Kwame Ferreira is doing to sustainability what Stella Mccartney did to vegetarianism.
The ethical digital brand developer, partner of Lily Cole (the pair have a daughter, two year old Wylde Cole Ferreira) and CEO of innovation company Impossible is a leading figure in the 'conscious consumerism' movement.
For Kwame, it's 'sexy' to be mindful with the stuff we buy and use, but not to get hung up on guilt with the inevitables.
"What do I consume? I consume bicycles, skateboards, holidays. What I do is look at what I consume daily, weekly, and make an audit of my life and the products I consume, looking at alternatives in a way that doesn't hinder me, but makes me feel better about what I consume," he says.
After a fairly 'hippy' upbringing, and having studied in Lisbon, Berlin and Boston, Kwame says that the only thing that he could rebel against growing up was his parents' lack of awareness when they consumed. Although it may not yet be a priority to the majority of the consumer population, he's sure that soon, it will be.
Back in 2013, he began working with social enterprise Fairphone on their development of a mobile phone that had minimal environmental impact – a bold move in an industry in which ethics of where raw materials come from and how the people who make them are treated don't tend to be spoken about.
Having commented in the past over the trend of 'planned obsolescence' in tech,(the idea that products are created to need replacing after a finite amount of time, to keep sales going) Kwame tells us that a key aim of Fairphone was to ensure that they provided a mobile phone service that wasn't just ethical in its origin, but in how it was run.
A central element of Fairphone is its transparent and close relationship with its users, with extensive plans in place for repairs that are straightforward for the customer to access.
"Everything we own leaves a hole in the planet somewhere. Most mobile phones are fuelling a war in the Democratic Republic of Congo, due to a mineral needed for manufacture. And over four years, Fairphone went from being an idea to turning over 250 million euros," he says.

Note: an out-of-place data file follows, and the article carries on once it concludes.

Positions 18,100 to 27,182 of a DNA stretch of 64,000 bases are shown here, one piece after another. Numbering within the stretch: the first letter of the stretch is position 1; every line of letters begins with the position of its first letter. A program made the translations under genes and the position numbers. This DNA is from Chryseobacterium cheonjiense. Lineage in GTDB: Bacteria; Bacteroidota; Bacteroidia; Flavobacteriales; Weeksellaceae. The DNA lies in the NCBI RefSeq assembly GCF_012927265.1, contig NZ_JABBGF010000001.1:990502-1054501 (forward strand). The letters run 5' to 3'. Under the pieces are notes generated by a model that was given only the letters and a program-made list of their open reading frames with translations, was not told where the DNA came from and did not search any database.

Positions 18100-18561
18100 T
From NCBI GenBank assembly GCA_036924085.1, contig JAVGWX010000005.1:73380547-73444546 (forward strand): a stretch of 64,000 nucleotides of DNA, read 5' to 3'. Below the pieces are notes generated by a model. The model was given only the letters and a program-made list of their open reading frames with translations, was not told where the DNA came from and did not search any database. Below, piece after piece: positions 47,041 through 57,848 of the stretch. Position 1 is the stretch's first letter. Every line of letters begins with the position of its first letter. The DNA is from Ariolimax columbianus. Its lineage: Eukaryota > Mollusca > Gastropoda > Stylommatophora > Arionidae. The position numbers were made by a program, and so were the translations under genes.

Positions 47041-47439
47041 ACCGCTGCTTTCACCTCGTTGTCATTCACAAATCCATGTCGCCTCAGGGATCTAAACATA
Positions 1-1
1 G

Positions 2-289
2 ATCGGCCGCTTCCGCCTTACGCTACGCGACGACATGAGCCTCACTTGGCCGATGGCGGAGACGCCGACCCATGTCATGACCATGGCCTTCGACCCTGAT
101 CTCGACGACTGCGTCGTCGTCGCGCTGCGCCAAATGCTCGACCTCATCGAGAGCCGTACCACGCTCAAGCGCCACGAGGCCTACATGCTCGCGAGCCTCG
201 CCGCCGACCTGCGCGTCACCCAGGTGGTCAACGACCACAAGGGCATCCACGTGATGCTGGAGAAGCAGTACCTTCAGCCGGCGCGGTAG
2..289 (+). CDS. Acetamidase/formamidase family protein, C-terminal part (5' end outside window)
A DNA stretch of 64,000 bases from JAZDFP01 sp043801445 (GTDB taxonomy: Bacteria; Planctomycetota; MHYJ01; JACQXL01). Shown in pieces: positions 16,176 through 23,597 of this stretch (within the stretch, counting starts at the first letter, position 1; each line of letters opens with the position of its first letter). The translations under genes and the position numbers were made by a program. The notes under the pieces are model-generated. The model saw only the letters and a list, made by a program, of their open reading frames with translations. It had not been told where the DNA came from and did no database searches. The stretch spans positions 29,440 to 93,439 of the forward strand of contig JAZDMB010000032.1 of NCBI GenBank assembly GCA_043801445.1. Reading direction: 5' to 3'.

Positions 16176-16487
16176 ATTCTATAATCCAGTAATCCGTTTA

#Eyes On Cobalt:⠀ ⠀ This is what freshly mined cobalt looks like after it has been washed. The photo was taken on our April trip to Katanga, DRC.⠀ ⠀ Our current inquiry into cobalt is the result of our Materials Report earlier in the year. In it, we assessed many minerals present in smartphones for their risks and challenges. Read up on it via: frphn.co/matrep⠀ ⠀ If you want to know more about our April trip, check out frphn.co/DRCBlog
Kwame's philosophy is that the biggest obstacle to being conscious is the need to establish an understanding relationship between yourself and what you're buying. Like with most relationships, it needs to be reciprocal. This especially applies to our relationships with our mobile phones, laptops, and any digital kit really.
"Digital products are designed to rob you of your time. People are seeking more introspection and meaning in their lives because of it. You are being consumed by others through digital media, so it's important to be conscious of that and make time for yourself."
The majority of us are living always connected lifestyles. Constant messages to reply to, social media pings, the carousel between work and social lives and home. Kwame reckons it's important to call time on these things, to take a break.
"It's very easy to get wrapped up in WhatsApp messages, Facebook posts and news to read. I learned to slow down and create rules for myself the hard way, after burning out a couple of years ago," he says. "Now, I'm much more aware of not overdoing it and doing things that recharge and nurture me regularly."
The overall message is simple. Think before you buy, use devices without them running your life and become habitual in thinking about the journey that new things have taken to land in your hands.
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